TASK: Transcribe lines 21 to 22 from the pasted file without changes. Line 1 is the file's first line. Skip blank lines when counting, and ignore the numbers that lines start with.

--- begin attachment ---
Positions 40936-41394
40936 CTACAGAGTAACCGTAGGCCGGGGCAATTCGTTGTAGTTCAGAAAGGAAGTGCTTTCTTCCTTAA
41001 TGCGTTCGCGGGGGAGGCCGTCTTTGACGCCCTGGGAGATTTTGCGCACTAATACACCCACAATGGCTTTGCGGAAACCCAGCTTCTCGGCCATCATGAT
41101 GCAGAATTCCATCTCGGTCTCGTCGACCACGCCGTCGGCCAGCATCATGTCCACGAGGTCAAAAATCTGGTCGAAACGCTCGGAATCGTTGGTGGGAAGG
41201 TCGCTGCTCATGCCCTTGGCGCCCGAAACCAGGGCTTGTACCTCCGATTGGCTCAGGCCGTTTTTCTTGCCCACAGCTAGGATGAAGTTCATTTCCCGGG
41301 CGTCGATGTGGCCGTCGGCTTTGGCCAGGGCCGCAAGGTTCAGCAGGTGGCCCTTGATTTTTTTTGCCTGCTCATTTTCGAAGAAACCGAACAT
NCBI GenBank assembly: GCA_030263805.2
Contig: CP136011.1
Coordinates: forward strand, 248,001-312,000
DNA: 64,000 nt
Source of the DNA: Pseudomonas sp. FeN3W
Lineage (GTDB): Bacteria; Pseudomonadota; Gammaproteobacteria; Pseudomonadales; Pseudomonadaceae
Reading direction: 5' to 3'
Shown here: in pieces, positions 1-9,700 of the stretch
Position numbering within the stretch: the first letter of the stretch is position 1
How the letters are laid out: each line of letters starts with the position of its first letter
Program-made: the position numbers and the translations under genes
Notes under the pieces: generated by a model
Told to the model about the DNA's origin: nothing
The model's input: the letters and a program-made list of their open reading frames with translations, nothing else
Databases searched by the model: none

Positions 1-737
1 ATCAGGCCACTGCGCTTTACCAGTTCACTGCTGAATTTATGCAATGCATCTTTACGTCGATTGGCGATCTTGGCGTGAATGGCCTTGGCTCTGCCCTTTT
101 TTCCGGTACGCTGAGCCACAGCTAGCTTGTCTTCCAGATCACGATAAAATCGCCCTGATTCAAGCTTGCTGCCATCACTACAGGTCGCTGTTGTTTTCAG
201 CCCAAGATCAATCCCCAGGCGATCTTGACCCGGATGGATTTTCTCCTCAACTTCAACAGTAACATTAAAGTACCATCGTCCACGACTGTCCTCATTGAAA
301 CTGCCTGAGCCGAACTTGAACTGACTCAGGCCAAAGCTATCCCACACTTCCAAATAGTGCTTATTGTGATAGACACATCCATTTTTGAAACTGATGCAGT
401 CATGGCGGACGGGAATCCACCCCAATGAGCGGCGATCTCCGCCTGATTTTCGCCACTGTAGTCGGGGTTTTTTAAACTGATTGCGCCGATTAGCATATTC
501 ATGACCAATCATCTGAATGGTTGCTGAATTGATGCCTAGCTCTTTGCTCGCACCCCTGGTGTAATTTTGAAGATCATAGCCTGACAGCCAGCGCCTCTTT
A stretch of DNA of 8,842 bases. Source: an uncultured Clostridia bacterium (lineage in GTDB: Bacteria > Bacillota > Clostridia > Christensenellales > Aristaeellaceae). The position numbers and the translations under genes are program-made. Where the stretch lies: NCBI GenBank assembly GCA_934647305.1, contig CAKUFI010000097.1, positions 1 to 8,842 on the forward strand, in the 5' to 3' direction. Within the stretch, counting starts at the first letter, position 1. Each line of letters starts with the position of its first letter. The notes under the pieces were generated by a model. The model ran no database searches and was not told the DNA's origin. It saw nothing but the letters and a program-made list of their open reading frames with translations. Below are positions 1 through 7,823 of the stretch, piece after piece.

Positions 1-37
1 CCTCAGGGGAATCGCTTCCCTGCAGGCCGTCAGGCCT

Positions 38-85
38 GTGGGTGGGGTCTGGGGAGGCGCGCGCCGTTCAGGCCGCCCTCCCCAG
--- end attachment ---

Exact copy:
Databases searched by the model: none

Positions 1-737